Glicence Vehicles Run Illegally C ENSURE has been passed by the
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Appeal Tribunal on R. Forshaw and Co., Ltd., for illegally using two C-licence vehicles for hire or reward. This misdemeanour was not, however, taken into consideration, by the Tribunal when it ordered the North Western Deputy Licensing Authority to withdraw a B licence for three vehicles which he granted to the Forshaw concern.
• This company conducts a warehouse business at Bootle and up to 1942 employed hauliers to carry goods for export from the warehouse to Liverpool and Birkenhead docks. The concern then began transport operations on its own account under a C licence and continued to carry for hire or reward under that licence, after, the war-time emergency permission to do so was withdrawn in 1945.
Later, application was made for a B licence for three vehicles. One of the grounds was that the company found the control of its own transport essential, because of congestion at the warehouse and the desirability of loading vehicles overnight. There were several objectors, including the Globe Parcel Delivery Co., Ltd. The supply of vehicles by hauliers for loading overnight at warehouses was stated to be "usual custom." The licence was granted.
Reversing the grant on appeal by the Globe company, the Tribunal finds that there are' no "special circumstances' to justify the grant within the meaning of the Shaw Lovell appeal . decision. No evidence was tendered to show a shortage of transport.
Even if the objectors had admitted that they could not carry the Forshaw concern's goods, says the Tribunal. the Deputy Licensing Authority would not have been justified in finding that adequate transport was not available. The onus was on the applicant to prove a shortage of transport. Costs of £10 10s. have been awarded to the appellant.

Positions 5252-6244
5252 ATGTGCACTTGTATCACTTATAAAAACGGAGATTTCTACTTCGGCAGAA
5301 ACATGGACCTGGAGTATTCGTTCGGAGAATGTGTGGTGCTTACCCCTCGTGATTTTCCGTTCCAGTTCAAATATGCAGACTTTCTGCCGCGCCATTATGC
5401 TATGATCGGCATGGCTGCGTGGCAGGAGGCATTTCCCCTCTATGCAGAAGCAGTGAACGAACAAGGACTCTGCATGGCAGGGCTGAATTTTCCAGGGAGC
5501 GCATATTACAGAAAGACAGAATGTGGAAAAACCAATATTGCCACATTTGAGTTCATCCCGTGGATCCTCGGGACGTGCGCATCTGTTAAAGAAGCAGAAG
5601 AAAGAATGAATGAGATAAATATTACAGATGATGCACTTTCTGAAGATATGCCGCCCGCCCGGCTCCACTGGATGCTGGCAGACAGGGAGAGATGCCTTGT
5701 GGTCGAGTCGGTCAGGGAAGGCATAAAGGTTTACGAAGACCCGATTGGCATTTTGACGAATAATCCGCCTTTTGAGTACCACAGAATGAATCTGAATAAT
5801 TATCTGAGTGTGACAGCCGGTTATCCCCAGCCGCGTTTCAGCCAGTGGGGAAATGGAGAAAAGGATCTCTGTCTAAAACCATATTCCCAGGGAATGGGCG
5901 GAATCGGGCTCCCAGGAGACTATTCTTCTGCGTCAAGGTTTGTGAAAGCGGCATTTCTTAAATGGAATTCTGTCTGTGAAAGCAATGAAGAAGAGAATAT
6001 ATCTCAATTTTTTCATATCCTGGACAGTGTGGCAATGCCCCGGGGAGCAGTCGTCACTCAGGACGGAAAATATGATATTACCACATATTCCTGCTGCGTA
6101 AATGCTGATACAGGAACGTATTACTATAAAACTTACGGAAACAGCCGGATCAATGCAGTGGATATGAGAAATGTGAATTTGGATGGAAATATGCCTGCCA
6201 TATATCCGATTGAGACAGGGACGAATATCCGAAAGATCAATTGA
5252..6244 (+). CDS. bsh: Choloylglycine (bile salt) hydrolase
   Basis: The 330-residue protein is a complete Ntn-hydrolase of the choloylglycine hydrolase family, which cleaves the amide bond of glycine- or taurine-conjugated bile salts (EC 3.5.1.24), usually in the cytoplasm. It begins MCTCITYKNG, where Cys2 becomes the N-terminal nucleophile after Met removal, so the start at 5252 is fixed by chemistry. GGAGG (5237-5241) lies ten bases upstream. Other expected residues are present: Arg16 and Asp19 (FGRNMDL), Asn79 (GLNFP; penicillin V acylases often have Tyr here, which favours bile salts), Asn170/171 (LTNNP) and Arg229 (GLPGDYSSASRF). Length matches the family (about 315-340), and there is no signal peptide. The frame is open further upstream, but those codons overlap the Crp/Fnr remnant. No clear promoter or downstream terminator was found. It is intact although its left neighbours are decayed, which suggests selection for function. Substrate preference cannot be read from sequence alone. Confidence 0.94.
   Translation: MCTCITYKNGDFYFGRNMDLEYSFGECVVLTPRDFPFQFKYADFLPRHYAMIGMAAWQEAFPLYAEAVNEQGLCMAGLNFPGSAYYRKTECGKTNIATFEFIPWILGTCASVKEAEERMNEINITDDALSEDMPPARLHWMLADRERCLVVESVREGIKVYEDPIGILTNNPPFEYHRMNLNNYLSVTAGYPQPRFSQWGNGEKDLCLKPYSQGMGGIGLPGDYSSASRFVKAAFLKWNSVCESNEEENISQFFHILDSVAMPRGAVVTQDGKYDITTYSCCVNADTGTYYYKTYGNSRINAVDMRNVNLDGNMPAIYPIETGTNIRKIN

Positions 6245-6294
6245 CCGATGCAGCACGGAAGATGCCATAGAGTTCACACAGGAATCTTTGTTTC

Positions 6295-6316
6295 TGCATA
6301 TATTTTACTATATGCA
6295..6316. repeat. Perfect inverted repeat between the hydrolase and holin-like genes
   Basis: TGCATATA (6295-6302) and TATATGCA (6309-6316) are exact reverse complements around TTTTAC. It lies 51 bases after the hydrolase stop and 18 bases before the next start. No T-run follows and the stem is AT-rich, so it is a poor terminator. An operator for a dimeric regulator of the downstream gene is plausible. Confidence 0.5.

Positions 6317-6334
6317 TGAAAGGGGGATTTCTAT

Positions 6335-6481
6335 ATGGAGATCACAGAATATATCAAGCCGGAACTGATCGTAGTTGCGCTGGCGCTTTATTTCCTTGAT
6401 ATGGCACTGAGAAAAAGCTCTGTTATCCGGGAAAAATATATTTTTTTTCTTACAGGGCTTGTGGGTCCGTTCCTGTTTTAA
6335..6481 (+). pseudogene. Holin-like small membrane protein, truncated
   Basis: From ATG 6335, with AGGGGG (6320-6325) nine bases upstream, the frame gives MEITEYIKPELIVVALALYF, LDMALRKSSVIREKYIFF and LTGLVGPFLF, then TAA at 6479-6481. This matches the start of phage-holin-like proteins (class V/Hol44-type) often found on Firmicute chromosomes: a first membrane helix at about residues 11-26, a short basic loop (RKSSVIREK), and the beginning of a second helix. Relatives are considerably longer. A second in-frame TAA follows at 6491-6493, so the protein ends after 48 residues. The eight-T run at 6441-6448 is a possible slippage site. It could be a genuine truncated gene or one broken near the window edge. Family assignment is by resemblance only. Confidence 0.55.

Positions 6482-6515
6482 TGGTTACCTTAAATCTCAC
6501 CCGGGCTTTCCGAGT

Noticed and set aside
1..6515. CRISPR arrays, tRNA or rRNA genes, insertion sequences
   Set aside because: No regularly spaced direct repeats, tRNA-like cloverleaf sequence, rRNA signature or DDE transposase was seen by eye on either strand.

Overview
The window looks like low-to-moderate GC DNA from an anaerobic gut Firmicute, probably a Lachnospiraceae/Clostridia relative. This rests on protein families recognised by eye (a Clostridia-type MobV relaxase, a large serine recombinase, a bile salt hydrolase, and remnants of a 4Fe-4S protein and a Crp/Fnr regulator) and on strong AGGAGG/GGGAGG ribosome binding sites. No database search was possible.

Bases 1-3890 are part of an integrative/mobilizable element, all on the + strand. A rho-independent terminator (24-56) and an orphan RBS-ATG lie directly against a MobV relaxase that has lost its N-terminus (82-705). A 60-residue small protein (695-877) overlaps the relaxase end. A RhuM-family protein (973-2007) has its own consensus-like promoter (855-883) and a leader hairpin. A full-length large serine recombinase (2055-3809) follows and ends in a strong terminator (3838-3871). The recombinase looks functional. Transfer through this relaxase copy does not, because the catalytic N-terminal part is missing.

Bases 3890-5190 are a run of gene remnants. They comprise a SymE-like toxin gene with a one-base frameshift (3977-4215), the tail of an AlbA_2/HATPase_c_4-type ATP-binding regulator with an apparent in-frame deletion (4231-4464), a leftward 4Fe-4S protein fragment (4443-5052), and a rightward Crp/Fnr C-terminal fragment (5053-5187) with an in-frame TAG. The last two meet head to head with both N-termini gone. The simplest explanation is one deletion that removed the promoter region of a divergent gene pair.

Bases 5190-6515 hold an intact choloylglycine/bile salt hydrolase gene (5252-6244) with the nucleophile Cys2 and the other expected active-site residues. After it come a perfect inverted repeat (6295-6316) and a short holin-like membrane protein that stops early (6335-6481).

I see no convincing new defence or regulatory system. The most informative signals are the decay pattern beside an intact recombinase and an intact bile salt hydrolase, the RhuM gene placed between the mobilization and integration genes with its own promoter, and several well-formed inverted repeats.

STORY OF THE R.A.C.
AS part of the Royal Automobile Club's golden jubilee celebrations, a book entitled "The R.A.C. Jubilee BOok " has been published at 20s. Copies may be obtained from the secretary at Pall Mall, London, SW.!.'. Each chapter has been contributed by an authority in his sphere, and a wide range of subjects is covered. The book' contains 200 pages, of which 48 are in photogravure. There are many illustrations, some of which have nevr
before been published. • SIR MILES THOMAS LEAVES NUFFIELD ORGANISATION
SHORTLY after last week's issue of "The Commercial Motor" closed for press, Sir Miles Thomas, D.F.C., announced that he was relinquishing his position as vice-chairman of the Nuffield Organisation, to enable him to devote more time to industrial development, particularly in -the Dominions and Colonies.
He was recently appointed a director of the Government's £100,000,000 Colonial Development Corporation.
NEW B.S. ON HEAT TREATMENT •
COPIES of the new British Standard for terms and definitions relating to heat treatment of steel (B.S.1392) may be obtained from the British Standards Institution, 24, Victoria Street, London, .S.W,1, price 2s. by post.